The word 'Technique' isn't indicative of the process devised by F.M. Alexander (1869-1955) early in the 20th century. In actuality, it wasn't known as the Technique until after his death in 1955, before which it was referred to as 'The Work'. The word 'Technique' usually brings to mind a certain routine or procedure. There is nothing routine about the Alexander Technique. In fact, the application of the principles that underlie Alexander's discoveries can be called nothing less than revolutionary.
The Alexander Technique has been an integral part of the performing arts community for nearly a century. Musicians, singers, dancers, and actors have embraced the Technique as a process to enhance performance and overcome injury. So what about the rest of us?
The Alexander Technique is a formula for improving general well-being with implications beyond pain relief. While many individuals come to the Technique because of pain and when they have exhausted other options, it is gratifying as individuals come to understand how their own habit patterns have created their difficulties. Armed with this knowledge, they begin to unravel these patterns and learn how to use themselves with greater ease and efficiency.
While the Alexander Technique does involve touch, it is not a form of massage or physical therapy. Rather, the Alexander Technique is a comprehensive approach to movement education that teaches individuals how to move with greater efficiency, balance, and ease. The skilled Alexander Technique teacher makes use of their hands in a dual role: first, as a tool of observation to more directly understand the students' use and second, as a tool for directed guidance to help the student become sensitized to habitual patterns of use that may be maladaptive.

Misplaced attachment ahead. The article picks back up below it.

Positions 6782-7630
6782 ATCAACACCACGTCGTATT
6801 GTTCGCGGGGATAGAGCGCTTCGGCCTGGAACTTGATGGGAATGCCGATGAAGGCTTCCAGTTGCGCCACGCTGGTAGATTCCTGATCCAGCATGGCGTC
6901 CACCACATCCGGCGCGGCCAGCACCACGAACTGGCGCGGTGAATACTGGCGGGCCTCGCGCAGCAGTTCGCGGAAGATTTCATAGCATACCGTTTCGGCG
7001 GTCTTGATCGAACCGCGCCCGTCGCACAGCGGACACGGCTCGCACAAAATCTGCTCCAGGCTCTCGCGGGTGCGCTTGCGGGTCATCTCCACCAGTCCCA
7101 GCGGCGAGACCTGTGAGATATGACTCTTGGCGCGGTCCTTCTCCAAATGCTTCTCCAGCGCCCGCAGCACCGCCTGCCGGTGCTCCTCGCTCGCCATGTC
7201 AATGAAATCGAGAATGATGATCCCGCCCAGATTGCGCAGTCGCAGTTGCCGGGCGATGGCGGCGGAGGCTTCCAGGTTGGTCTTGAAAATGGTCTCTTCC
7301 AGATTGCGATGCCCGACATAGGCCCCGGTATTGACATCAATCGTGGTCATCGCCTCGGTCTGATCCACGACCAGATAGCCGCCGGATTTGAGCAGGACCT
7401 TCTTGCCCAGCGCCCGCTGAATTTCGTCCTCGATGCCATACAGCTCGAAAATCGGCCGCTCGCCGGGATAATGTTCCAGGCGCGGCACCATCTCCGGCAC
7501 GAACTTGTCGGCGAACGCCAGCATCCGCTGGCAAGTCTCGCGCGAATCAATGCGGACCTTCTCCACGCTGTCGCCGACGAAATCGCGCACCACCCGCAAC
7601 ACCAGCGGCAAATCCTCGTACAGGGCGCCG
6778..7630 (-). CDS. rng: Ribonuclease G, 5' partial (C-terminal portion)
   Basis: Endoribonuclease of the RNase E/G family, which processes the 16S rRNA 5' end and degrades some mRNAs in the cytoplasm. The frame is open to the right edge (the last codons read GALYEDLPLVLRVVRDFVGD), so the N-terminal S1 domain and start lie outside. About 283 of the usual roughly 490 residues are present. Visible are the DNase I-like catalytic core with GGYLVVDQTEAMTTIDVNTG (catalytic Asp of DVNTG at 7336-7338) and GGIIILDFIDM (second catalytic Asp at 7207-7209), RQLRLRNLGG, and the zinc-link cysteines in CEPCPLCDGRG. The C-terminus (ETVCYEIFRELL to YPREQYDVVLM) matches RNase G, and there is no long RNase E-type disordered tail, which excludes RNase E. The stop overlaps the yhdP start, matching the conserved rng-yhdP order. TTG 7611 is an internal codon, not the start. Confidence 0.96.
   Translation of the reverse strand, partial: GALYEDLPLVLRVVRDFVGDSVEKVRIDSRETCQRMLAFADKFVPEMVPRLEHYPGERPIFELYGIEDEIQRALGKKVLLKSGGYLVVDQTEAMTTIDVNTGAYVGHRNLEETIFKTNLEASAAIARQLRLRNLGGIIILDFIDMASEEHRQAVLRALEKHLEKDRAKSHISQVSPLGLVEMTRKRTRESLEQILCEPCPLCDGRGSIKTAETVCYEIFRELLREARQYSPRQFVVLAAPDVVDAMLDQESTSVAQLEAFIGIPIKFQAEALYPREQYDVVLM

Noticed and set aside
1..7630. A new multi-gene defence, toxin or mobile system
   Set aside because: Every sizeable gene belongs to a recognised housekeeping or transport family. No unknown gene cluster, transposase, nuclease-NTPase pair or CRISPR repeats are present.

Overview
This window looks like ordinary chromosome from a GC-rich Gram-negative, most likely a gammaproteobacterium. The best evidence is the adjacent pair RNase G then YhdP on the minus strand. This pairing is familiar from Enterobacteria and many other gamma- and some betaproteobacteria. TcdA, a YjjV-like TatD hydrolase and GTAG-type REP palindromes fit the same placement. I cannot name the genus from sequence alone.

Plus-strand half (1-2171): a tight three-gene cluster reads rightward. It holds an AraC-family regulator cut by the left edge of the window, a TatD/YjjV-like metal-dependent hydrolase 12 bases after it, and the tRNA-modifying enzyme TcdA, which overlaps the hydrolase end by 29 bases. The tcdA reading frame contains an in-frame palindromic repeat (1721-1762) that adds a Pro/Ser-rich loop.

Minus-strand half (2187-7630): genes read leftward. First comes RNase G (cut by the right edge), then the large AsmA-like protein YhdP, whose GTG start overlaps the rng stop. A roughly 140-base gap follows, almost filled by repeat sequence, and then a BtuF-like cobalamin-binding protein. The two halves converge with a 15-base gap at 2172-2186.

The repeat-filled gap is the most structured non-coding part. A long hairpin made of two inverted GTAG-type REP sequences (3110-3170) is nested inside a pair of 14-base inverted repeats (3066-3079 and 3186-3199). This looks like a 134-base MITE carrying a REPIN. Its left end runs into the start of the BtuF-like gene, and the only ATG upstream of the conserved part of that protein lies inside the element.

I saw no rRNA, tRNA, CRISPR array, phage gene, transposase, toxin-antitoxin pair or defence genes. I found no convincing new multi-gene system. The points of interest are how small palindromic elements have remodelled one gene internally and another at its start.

While the Alexander Technique may have therapeutic benefits, the purpose of the Technique is educational, assisting the individual to an improved general co-ordination in all activities of their daily lives. By improving co-ordination in general and developing a greater sense for acquired habit patterns, the individual learns a greater freedom to choose more effective, more efficient and more enjoyable ways to learn new skills and accomplish daily routines.
The length of time needed to learn and apply the principles of the Technique is very individual and depends on the initial conditions the person comes with to lessons. Generally, an beginning series of 6 - 8 lessons is helpful to develop a grasp of the principles involved. These initial lessons are most beneficial when spaced as closely together as possible. After this period of more closely spaced lessons, the student can then decide how continuing lessons in the Technique can be of benefit and on what frequency of schedule.
While it is recommended that individuals seek out certified teachers of the Alexander Technique in order to ensure they are receiving high-quality instruction, there are also many books, videos, and online resources available that can provide a basic introduction to the technique.
The cost of lessons tends to vary regionally and is also dependent on the experience of the teacher. Generally, lessons tend to be from 30-40 minutes in length. Lesson fees are $70 (30 - 40 minute). An Introductory Package of 3 lessons is available for $180. Lesson fee adjustments are available.
Teachers with greater experience generally charge higher fees. Beyond fee structure, choosing a teacher is a very individual choice. Don't hesitate to try lessons with several teachers. Lessons are tailored to each student and there is no 'set' curriculum. Choose the teacher who best suits you and with whom you feel the most rapport. It is important to give lessons a chance. The Technique isn't a quick fix, and it's probably something different then anything you've tried before.
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